The Cheesden Valley is a valley in the Heywood area of Greater Manchester, England. It runs on a north-south alignment between Bury and Rochdale in the Metropolitan Borough of Rochdale. Cheesden Brook runs through the valley, joining with Naden Brook to eventually run into the River Roch near Heywood. During the industrial age the valley became a centre of cotton production dependent on running water. The valley is now a conservation area.
There are signs of human activity in Heywood dating from about 8000 BC. Flints from the Mesolithic period have been found in Heywood, in the Cheesden Valley and Knowl Moor areas. All were discovered on high ground close to a water source, and all are quite small and suitable for use as arrowheads and similar objects.
According to a report on an archaeological survey of the Metropolitan Borough of Rochdale (which appeared in the Greater Manchester Archaeological Journal in 1985) it is likely that the flints were not left by early residents of Heywood, but rather by bands of hunters.
In later times, the people who farmed the inhospitable countryside made a living by weaving - mostly wool from their own sheep - using a handloom, and the early mills were designed to help them with the supply of yarn and the provision of ancillary services.
As early as 1580, Queen Elizabeth I granted one John Blackwall the right to mine coal in the Cheesden Valley. In addition, it is believed that during the 17th century small communities – ‘Folds’ – could have had their own mines.
John Haworth's Four-Acre Mill was high on the moors above Cheesden and was powered by a 36-foot (11 m) waterwheel. Haworth, who diverted the waters of a tributary stream to turn his wheel, later built a huge lodge to provide a consistent head of water for himself and other millowners - until then, they had been at the whim of the weather, laying off workers during dry spells and calling them in at all hours when the valley flooded.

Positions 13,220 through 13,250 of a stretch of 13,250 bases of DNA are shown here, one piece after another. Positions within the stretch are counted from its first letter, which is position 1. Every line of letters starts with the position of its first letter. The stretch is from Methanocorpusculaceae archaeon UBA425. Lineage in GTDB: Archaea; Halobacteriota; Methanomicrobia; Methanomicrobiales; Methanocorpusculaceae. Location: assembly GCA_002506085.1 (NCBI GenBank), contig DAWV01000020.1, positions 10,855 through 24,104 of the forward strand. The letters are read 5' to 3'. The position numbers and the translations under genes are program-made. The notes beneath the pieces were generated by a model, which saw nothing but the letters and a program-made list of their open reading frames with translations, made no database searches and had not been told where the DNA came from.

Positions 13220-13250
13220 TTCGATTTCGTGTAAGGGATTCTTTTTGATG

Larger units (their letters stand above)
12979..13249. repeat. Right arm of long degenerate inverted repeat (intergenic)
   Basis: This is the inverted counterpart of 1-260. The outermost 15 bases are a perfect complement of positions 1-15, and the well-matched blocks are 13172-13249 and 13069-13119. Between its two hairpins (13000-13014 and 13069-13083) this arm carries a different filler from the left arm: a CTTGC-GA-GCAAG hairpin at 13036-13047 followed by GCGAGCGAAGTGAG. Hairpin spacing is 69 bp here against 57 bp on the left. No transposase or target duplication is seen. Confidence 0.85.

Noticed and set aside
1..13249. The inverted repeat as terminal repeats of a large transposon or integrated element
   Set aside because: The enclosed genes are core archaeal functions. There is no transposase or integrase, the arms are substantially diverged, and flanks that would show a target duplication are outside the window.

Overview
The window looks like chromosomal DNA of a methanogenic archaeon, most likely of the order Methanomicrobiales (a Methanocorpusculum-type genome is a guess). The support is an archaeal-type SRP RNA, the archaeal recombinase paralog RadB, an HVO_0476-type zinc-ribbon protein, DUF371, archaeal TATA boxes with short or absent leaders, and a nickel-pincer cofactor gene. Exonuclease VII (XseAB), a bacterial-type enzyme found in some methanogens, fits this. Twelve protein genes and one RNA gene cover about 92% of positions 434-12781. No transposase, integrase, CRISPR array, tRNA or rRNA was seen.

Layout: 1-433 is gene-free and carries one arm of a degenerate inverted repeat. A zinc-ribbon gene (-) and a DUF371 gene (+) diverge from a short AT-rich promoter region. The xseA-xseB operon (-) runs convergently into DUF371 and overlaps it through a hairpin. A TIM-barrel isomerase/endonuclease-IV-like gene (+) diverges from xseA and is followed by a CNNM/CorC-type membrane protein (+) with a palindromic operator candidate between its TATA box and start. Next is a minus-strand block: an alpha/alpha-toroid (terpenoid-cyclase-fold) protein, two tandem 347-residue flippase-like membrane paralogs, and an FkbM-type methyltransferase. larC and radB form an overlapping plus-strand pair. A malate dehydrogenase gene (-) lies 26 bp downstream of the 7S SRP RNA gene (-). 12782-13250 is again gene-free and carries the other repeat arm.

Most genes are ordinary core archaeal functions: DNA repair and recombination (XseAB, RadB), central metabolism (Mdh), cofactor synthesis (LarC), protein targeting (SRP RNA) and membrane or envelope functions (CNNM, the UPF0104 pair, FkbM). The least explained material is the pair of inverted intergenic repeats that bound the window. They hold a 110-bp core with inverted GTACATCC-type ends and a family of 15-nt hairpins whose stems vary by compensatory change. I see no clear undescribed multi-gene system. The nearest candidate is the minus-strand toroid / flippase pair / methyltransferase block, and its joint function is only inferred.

Cheesden Brook provided power for at least 15 mills and employment for 2,000 people. Communities grew up in what had once been a desolate region.
These moorland mills held their own for more than half a century against their big-town rivals, many finding a niche for themselves, as mainline competition increased, by developing as cotton-waste spinners. This involved recycling the inner core of yarn cops, which had been stiffened in manufacture by the application of starch paste to avoid the need for separate wooden bobbins. During the cotton famine caused by the American Civil War these waste mills actually experienced a boom.
By the 1870s the mills were struggling to compete against the steam-powered economics of their massive rivals in the nearby towns and, before the turn of the century, they had all but vanished. Many of the former mills, lodges and a solitary chimney, along with other industrial workings such as Weirs and Dykes, are still evident today.
List of mills
- Four Acre
- Cheesden Pasture (app. b. 1810)
- Lower Pasture
- Cheesden Bar
- Cheesden Lumb Upper
- Cheesden Lumb Lower
- Croston Close Upper
- Croston Close Lower
- Deeply Hill
- Deeply Vale
- Birtle Dene
- Kershaw Bridge